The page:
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“Bite-Size Bits of Local, National, and Global History”
Odessa in Ector County, Texas — The American South (West South Central)
 

Odessa Meteor Crater

 
 
Odessa Meteor Crater Marker image. Click for full size.
By Richard Denney, April 18, 2014
1. Odessa Meteor Crater Marker
Inscription. The Odessa Meteor Crater, second largest in the United States and sixth in the world, was formed some 20,000 years ago when an iron meteorite believed to weigh 1,000 tons crashed into the earth near this site. Impact was so great that 4.3 million cubic feet of rock was expelled or shifted, forming a cone-shaped crater 500 feet wide and nearly 100 feet deep.

Action of wind and water during subsequent centuries filled the cavity with silt so that today its concave surface is only five to six feet below the level of the surrounding plain. It retains its original broad diameter, surrounded by a low, rock-buttressed rim created when limestone formations were shattered and forced to the surface by the burrowing mass.

Fragments of the meteorite collected around the crater indicate that it was 90 per cent iron, with small amounts of cobalt, copper, carbon, phosphorus, sulfur and chromium. Although the mass has never been found, it is believed to lie embedded 170 feet below the surface.

In addition to the principal crater, scientific investigation has revealed the presence of smaller adjoining depressions, formed by less massive bodies that fell in the same meteor shower which sent the large mass to earth. Although not now discernible, they were from 15 to 50 feet wide and from seven to 17 feet deep. Neither penetrated
Odessa Meteor Crater Marker image. Click for full size.
By Richard Denney, April 18, 2014
2. Odessa Meteor Crater Marker
deeply enough to encounter solid rock but was formed primarily in clay-like deposits.

Meteors are believed to have been formed by the breaking-up of a planet similar in size and composition to the earth. The body is thought to have been part of the solar system... perhaps the mythical planet between Mars and Jupiter whose disruption must have created the asteroids.
 
Erected 1962 by State Historical Survey Committee. (Marker Number 3668.)
 
Location. 31° 45.428′ N, 102° 28.721′ W. Marker is in Odessa, Texas, in Ector County. Marker is on Meteor Crater Road 2.1 miles south of West Murphy Street when traveling south. Click for map. Marker is located in front of the Odessa Meteor Crater Museumm. Marker is at or near this postal address: 3100 Meteor Crater Road, Odessa TX 79766, United States of America.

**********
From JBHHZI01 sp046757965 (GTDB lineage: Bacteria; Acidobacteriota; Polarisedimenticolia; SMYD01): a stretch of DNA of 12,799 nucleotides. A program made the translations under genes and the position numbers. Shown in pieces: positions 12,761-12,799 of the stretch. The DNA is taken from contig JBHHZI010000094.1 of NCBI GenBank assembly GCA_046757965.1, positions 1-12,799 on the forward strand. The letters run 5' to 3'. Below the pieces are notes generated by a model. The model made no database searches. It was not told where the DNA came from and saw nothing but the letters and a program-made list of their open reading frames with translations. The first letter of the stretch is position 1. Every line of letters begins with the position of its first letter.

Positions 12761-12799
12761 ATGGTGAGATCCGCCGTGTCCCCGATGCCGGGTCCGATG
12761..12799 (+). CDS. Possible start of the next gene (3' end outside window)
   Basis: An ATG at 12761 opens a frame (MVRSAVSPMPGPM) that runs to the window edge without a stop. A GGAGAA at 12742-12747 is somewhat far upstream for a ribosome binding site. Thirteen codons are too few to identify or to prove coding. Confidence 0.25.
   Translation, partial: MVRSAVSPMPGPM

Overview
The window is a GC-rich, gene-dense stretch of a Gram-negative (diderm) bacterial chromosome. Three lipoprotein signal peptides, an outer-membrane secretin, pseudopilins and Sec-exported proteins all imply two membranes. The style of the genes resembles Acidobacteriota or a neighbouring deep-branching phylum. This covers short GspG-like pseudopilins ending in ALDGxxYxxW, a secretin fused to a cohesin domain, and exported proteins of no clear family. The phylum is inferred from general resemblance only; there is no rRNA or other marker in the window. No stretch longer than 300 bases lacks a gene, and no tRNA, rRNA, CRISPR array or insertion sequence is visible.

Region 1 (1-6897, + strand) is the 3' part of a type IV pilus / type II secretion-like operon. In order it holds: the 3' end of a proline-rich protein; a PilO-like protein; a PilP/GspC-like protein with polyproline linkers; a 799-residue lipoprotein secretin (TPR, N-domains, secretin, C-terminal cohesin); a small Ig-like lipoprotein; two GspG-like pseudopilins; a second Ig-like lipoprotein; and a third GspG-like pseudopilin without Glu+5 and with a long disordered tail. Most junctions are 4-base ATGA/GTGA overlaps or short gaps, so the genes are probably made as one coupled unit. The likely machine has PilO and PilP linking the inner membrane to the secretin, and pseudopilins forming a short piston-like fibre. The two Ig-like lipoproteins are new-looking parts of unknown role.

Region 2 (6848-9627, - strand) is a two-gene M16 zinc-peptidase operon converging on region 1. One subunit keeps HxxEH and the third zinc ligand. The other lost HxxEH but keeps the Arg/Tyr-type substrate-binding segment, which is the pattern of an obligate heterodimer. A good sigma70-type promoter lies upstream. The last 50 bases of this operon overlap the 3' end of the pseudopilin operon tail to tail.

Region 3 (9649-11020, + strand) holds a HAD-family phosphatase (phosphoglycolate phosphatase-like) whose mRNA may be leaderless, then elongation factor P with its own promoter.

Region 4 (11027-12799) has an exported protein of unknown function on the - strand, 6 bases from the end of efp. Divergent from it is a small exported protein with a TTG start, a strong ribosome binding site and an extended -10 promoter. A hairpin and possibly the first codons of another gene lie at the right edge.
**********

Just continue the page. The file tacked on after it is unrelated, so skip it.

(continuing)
Other nearby markers. At least 8 other markers are within 9 miles of this marker, measured as the crow flies. Odessa Meteor Craters (approx. 2.5 miles away but has been reported missing); The Caprock (approx. 4.5 miles away); Well's Point (approx. 6.5 miles away); Penwell (approx. 7.8 miles away); The Henderson House (approx. 8.7 miles away); Odessa
Main Crater Sign image. Click for full size.
By Richard Denney, April 18, 2014
3. Main Crater Sign
Sign providing additional detail on main crater. Original crater was 100' deep. High resolution photo; Click on photo to read sign.
(approx. 8.9 miles away); The Jackrabbit (approx. 8.9 miles away); World's First Championship Jackrabbit Roping (approx. 8.9 miles away). Click for a list of all markers in Odessa.
 
Categories. Science & Medicine
 
Panorama of Crater image. Click for full size.
By Richard Denney
4. Panorama of Crater
Odessa Meteor Crater #2 image. Click for full size.
By Richard Denney, April 18, 2014
5. Odessa Meteor Crater #2
Smaller crater created by a second meteorite. High resolution photo; Click on photo to read sign.
165 Shaft image. Click for full size.
By Richard Denney, April 18, 2014
6. 165 Shaft
Shaft dug in 1940s trying to locate the meteorite. No meteorite was found. High resolution photo; Click to read sign.
National Natural Landmark Sign image. Click for full size.
By Richard Denney, April 18, 2014
7. National Natural Landmark Sign
 
 
Credits. This page originally submitted on , by Richard Denney of Austin, Texas. This page has been viewed 385 times since then and 8 times this year. Photos:   1, 2, 3, 4, 5, 6, 7. submitted on , by Richard Denney of Austin, Texas. • Bernard Fisher was the editor who published this page. This page was last revised on June 16, 2016.
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